A video is being shared on social media to claim that disposable surgical masks have black worms in them, which are causing the deaths of many people across the globe.
In the video, a person can be seen burning a bundle of surgical masks in the presence of police, claiming that the masks have black worms in them that cause coronavirus. He says the masks have black worms in them, which come out in the heat; the black worms are visible when we exhale, and when a person inhales, these black worms enter our bodies. The video also shows a zoomed-in look of the mask and claims that many people have died for wearing masks and claims that surgical masks are a global conspiracy to make money.
The video is widely shared on Facebook.
A similar video is also shared on Twitter.
A similar video was uploaded on YouTube channel, MPA making the same claim that surgical masks have black worms.
Disposable surgical masks have black worms in them.
The Logical Indian found that the black worm-like creatures on the masks are not worms but pieces of fabric.
AltNews zoomed in the image of the facemask and observed black micro-fibre strands even in the absence of heat.
AFP did a fact-check earlier and found that the black worm-like content is not a worm but micro-fibres. AFP quoted Jana Nebesarova, assistant professor at the electron microscopy laboratory at the Biological Center of the Czech Academy of Sciences, who said, "Most likely they are pieces of fabric. The air is full of these fabric fragments, which float around freely together with pollen, mould, parts of dead cells from our skin, microscopic parts of earth etc. The mask or a (swab for a Covid-19) test can contain threads that either got there during the manufacturing process or during their handling just before they were about to be used. In any event, they are not dangerous for a healthy person; this is stuff we breathe in every single day and our ciliated epithelium, which lines our respiratory system, knows how to deal with these alien microscopic particles very well."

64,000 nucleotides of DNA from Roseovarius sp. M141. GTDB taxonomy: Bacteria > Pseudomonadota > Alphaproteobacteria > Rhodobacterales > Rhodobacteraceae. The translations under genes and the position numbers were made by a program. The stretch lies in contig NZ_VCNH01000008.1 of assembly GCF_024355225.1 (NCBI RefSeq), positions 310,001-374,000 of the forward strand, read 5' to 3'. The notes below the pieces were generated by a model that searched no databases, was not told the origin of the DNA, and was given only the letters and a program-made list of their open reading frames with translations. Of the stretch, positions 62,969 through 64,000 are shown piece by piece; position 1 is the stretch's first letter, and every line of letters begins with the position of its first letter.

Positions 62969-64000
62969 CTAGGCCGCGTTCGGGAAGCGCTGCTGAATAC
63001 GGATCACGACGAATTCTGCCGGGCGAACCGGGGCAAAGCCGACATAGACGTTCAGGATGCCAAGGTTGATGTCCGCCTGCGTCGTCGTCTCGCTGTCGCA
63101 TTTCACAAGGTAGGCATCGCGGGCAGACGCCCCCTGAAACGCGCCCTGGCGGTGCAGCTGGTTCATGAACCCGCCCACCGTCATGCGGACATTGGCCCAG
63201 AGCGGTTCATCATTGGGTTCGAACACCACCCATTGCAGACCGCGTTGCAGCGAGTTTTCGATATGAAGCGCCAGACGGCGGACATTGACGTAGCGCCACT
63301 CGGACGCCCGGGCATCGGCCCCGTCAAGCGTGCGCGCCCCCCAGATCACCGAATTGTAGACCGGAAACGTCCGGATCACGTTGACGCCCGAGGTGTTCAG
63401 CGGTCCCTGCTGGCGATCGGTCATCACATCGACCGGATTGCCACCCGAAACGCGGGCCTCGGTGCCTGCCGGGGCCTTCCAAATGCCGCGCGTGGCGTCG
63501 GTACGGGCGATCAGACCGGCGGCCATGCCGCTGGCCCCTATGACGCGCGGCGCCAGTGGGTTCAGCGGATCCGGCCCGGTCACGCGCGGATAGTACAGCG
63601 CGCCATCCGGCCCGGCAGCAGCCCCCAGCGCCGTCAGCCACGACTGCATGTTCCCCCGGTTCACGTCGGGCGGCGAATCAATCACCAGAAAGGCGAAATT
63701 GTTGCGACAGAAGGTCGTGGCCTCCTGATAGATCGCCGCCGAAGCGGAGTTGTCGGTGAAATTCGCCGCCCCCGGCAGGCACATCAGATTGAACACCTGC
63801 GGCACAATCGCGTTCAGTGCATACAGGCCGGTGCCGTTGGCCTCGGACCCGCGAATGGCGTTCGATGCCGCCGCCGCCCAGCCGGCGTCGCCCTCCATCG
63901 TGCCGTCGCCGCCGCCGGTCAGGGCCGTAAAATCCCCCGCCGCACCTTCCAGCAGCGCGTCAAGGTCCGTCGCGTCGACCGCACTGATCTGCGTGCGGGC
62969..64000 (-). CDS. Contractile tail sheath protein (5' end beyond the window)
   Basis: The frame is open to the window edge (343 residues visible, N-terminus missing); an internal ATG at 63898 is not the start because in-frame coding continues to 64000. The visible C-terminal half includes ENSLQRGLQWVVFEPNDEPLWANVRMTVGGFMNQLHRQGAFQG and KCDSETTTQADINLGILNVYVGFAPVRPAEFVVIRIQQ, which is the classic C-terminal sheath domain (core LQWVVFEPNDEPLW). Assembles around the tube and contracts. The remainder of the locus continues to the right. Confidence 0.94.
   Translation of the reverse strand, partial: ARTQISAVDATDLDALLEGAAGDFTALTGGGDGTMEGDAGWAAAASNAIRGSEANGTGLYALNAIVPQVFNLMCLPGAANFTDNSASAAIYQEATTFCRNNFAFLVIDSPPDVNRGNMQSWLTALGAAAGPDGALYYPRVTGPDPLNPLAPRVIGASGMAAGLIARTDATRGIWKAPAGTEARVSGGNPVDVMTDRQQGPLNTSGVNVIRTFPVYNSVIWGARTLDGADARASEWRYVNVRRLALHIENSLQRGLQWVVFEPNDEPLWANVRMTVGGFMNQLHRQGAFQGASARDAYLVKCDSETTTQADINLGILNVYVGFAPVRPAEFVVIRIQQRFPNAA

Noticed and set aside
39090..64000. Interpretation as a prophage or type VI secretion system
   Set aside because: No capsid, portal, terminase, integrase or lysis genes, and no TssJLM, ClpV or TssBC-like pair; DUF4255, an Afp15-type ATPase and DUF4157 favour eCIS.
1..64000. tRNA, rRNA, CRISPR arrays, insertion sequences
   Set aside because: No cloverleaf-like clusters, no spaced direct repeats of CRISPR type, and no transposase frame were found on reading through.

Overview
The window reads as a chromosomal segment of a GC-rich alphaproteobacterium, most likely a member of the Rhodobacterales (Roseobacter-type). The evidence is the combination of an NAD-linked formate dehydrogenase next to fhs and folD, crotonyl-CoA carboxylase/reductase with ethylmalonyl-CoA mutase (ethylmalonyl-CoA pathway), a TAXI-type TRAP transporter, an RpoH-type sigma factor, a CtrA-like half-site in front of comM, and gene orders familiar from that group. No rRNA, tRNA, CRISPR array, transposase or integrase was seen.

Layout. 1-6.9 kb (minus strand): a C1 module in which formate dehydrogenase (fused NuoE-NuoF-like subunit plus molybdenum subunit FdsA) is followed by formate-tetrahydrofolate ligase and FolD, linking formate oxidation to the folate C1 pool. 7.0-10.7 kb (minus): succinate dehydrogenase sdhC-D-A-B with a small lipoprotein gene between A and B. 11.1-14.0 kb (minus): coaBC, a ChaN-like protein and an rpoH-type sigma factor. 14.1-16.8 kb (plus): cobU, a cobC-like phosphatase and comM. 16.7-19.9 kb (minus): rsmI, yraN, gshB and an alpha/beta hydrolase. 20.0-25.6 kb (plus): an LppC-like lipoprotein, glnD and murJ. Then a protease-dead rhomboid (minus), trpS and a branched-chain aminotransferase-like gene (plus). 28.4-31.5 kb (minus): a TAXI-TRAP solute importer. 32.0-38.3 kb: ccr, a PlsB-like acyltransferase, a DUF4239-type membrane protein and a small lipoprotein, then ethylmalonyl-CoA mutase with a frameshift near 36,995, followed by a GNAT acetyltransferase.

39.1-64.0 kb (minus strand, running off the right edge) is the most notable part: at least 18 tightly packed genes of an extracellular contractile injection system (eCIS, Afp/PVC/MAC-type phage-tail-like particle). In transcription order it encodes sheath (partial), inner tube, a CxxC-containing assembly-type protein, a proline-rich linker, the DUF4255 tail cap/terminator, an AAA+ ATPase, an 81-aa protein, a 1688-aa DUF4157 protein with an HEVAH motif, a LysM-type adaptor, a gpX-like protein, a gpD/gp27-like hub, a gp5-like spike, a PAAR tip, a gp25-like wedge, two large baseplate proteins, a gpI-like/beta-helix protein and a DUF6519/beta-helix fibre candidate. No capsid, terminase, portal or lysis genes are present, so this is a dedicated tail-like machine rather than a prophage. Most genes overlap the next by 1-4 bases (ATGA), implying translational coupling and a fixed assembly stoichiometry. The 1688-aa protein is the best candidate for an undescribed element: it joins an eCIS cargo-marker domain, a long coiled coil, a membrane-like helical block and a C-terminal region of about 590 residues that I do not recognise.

A YouTube channel Microbehunter also uploaded a video on April 5, 2021, explaining that the masks have micro-fibres in them. The video is operated by a secondary school biology teacher, Oliver, who has a University degree in research Microbiology/Molecular Biology. In the video, he shows the microfibre strands visible via a portable microscope that was not moving. In the video, he explains that these are not worms but textile fibres from clothing. He further explains that these fibre moves not because they are living creatures but because of the physical process like moisture in our breath, static energy, or if the mask is placed on top of a cup with warm water.
WHO has also recommended the use of medical masks for health workers in clinical settings, anyone who is feeling unwell, including people with mild symptoms, such as muscle aches, slight cough, sore throat or fatigue, anyone awaiting COVID-19 test results or who has tested positive, people caring for someone who is a suspected or confirmed case of COVID-19 outside of health facilities. For the general public, WHO has recommended the use of non-medical fabric masks.
Many healthcare experts are also suggesting double masking. A report published in Outlook on April 29, 2021, suggested that double masking, i.e., the use of a surgical mask and a cloth mask will help in creating a stronger barrier against the deadly disease and prevent leakage of air and fit the contours of the face better.
Ministry of Health and Family Welfare has tweeted and recommended wearing masks.
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